Post written by Jenny Hannifin, Archive Research Assistant, and Doug Ernest, Archive Volunteer.
During four months in combat in World War I, Battery A took part in three major battles: the Second Battle of the Marne (July 15–August 6), the Battle of St. Mihiel (September 12–16), and the Battle of the Meuse-Argonne (September 26–November 11). The Meuse-Argonne remains the largest battle ever fought in American history, with 1.2 million American troops involved and a casualty roll of approximately 122,000 dead and wounded.
It is no exaggeration to say that the Fort Collins soldiers of Battery A had a significant role in World War I.
At the Second Battle of the Marne (also known as the Aisne-Marne Offensive) Battery A saw their first dead and wounded soldiers from both sides of the conflict, witnessed enemy aircraft circle overhead, and suffered deadly gas exposure.
In his history of Battery A’s Grande Puissance Filloux artillery piece, aka “Gila Monster,” Hurdle tells us that at the start of the German offensive, the GPF was in action for 72 hours. The barrel grew so hot that it could have fried steak and eggs and at times had to be filled with water to cool it.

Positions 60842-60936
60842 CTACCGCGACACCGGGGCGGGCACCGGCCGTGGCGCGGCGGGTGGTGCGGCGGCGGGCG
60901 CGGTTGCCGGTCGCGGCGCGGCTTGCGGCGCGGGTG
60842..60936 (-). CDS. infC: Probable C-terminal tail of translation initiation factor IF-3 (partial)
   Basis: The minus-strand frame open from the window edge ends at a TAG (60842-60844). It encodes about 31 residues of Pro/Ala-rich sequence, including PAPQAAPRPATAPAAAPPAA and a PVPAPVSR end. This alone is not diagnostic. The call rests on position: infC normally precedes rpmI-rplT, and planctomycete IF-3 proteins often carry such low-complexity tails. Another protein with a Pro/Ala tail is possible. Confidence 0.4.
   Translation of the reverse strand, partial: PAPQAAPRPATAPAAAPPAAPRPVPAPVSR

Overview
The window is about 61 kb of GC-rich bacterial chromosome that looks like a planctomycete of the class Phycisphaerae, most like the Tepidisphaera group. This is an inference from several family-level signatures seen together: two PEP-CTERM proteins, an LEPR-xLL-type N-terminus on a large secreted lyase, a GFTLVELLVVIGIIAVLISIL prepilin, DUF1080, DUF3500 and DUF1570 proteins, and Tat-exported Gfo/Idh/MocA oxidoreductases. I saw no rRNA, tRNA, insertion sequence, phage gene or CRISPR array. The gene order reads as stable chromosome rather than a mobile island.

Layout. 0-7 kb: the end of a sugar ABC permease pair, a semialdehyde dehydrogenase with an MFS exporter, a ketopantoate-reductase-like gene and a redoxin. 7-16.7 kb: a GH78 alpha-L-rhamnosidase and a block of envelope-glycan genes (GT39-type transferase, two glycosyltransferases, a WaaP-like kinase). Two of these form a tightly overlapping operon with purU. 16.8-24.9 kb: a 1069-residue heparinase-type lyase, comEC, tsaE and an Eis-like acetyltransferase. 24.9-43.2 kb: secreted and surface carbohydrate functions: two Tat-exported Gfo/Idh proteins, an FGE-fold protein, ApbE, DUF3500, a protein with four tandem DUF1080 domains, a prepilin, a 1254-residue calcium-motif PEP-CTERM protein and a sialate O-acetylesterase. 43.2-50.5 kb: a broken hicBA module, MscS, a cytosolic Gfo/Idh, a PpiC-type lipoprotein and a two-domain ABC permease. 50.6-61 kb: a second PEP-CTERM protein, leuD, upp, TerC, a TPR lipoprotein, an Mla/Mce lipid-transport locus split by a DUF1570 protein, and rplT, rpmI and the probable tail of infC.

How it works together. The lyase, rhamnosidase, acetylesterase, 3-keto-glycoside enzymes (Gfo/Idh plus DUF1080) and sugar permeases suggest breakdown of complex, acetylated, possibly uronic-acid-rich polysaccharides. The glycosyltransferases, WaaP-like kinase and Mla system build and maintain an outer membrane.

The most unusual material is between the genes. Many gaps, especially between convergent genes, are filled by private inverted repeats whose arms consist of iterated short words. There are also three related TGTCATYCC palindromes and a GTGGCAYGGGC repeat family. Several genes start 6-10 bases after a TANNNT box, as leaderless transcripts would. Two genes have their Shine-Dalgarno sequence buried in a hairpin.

The troops’ efforts in July and August of 1918 would significantly impact the future of the war. Whereas in the spring and early summer of 1918 the Germans had been on the attack, hoping to defeat the French and British before American troops arrived, the Second Battle of the Marne reversed that situation. From August 1918 until the end of the war, the Germans were on the defensive, and the Allies always moving forward.
An anonymous letter from a member of Battery A to the Rocky Mountain Collegian reported: “We counter-attacked right in the center of [the German] push, men met men, and after the hell stopped we held the River Marne’s south bank, and Paris, if not the world, was saved.” (“Battery A Actively Engaged in Fiercest of American Drives,” Rocky Mountain Collegian, January 2, 1919).
In a letter to The Weekly Courier (published August 16 but dated July 12), Hurdle writes “the doughboys here tell us that when the gas comes over, there are just two kinds of soldiers, ‘the quick and the dead’ … ” (page 2.)
Unfortunately, that deadly gas could spread almost instantaneously, and Hurdle was caught by it on August 10, near the village of Chery-Chartreuve. Though in serious condition due to gas exposure, he refused to be evacuated. His military Record Book shows him as having participated in battles until August 16, 1918, but not thereafter. It seems likely that the Army sent him to a rear area not just for further officer training (he had been promoted from corporal to sergeant in the summer of 1918), but also to allow him time to recuperate from the lingering effects of that terrible gas exposure.